In music theory, a harmonic function is based on three high-level categories. These categories are traditionally called tonic (T), subdominant (SD— also called predominant (PD)), and dominant (D). Each function has associated diatonic scale degrees and more or less perceived tension.
The tonic is the least dissonant state of diatonic harmony. Tonic chords feel as though they are at rest and complete. The tonic scale degrees are I (the strongest), iii, and vi. In the key of C, these would be CΔ7, E-7, and B-7.
The subdominant (sometimes also called predominant) has a medium level of dissonance. Subdominant chords feel as though they have a certain level of tension, but are not intolerably tense or dissonant. The subdominant scale degrees are IV and ii. In C, these are FΔ7and D-7.
The dominant has the maximum level of dissonance in the diatonic framework. This is due to the interval of a tritone between the 4th and 7th scale degrees (F and B in the key of C). Dominant chords feel like they need to resolve and have a high level of unrest. The dominant scale degrees are V and vii (some theorists do not include this chord). In C, these are G7 and Bo7.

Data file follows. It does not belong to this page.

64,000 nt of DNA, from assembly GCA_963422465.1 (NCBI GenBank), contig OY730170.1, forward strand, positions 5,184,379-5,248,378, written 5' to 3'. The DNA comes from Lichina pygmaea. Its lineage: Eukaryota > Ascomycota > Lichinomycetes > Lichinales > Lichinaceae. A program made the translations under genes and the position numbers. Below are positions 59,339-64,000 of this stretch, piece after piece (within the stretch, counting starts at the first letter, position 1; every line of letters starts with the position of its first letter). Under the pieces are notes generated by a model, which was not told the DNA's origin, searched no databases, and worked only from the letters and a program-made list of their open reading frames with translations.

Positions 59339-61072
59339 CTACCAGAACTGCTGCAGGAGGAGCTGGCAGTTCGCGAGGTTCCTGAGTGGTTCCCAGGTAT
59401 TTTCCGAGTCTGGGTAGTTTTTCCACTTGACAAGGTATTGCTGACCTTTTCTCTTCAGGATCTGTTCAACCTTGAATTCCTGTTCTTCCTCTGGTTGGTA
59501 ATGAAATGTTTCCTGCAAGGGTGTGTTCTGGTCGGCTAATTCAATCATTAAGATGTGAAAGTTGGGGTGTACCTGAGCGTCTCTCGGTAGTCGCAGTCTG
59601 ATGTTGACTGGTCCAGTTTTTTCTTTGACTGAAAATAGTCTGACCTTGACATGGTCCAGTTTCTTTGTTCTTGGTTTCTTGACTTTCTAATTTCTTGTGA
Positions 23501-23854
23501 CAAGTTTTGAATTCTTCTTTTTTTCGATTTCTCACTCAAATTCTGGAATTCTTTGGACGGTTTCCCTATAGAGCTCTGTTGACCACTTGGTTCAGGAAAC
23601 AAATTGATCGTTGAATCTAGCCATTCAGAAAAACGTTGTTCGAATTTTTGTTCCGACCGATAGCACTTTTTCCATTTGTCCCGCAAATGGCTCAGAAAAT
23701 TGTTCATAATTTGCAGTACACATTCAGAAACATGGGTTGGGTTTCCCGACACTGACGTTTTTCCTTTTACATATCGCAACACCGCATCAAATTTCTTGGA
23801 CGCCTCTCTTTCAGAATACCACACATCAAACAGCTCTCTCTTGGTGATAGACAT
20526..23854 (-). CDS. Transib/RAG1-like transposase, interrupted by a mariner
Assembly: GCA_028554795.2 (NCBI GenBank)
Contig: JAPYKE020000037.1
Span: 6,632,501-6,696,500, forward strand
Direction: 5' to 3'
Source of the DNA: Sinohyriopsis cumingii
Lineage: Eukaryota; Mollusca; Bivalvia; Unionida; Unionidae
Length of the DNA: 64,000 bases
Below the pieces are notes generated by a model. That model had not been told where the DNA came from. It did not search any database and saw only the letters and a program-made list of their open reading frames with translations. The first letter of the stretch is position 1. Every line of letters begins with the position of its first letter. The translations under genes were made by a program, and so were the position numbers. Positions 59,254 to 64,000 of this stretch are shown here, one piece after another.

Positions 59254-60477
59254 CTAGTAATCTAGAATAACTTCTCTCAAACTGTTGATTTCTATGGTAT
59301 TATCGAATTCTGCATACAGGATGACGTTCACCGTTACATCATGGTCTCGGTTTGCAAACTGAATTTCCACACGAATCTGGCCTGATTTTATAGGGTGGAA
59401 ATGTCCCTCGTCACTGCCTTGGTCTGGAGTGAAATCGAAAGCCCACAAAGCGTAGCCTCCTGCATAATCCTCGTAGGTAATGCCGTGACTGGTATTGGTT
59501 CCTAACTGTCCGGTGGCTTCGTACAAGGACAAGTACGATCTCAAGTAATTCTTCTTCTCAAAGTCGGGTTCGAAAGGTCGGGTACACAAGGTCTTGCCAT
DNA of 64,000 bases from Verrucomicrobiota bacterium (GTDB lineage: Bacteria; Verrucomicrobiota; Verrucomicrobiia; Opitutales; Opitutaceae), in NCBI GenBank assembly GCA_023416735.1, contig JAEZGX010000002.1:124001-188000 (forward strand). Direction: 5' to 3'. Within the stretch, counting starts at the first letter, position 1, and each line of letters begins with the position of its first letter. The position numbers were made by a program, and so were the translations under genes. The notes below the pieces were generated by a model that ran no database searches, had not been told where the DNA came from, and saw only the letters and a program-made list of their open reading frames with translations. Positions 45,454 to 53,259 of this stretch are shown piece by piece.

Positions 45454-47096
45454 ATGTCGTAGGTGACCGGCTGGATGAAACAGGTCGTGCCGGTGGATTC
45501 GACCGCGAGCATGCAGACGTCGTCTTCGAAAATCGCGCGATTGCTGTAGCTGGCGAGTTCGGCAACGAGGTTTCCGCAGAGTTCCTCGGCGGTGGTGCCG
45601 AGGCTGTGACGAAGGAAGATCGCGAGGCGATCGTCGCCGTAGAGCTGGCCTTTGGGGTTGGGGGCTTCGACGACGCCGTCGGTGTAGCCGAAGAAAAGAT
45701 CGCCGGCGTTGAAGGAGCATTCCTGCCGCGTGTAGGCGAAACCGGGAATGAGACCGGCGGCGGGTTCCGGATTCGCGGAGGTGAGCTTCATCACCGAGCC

SD — D — T
The most fundamental cadence in traditional, tonal jazz is the subdominant-dominant-tonic progression. This primarily takes the form ii-7, V7, IΔ7. This progression goes from a state of medium tension to maximum tension to rest. Functionally, the progressions IVΔ7, V7, IΔ7, and ii-7, V7, vi-7, as well as other instances of tonic (such as iii-7) will retain the same functional sound.
In this publication, these functions will be listed below the staff underneath the roman numeral analysis.
The following image lists the diatonic progression with function marked.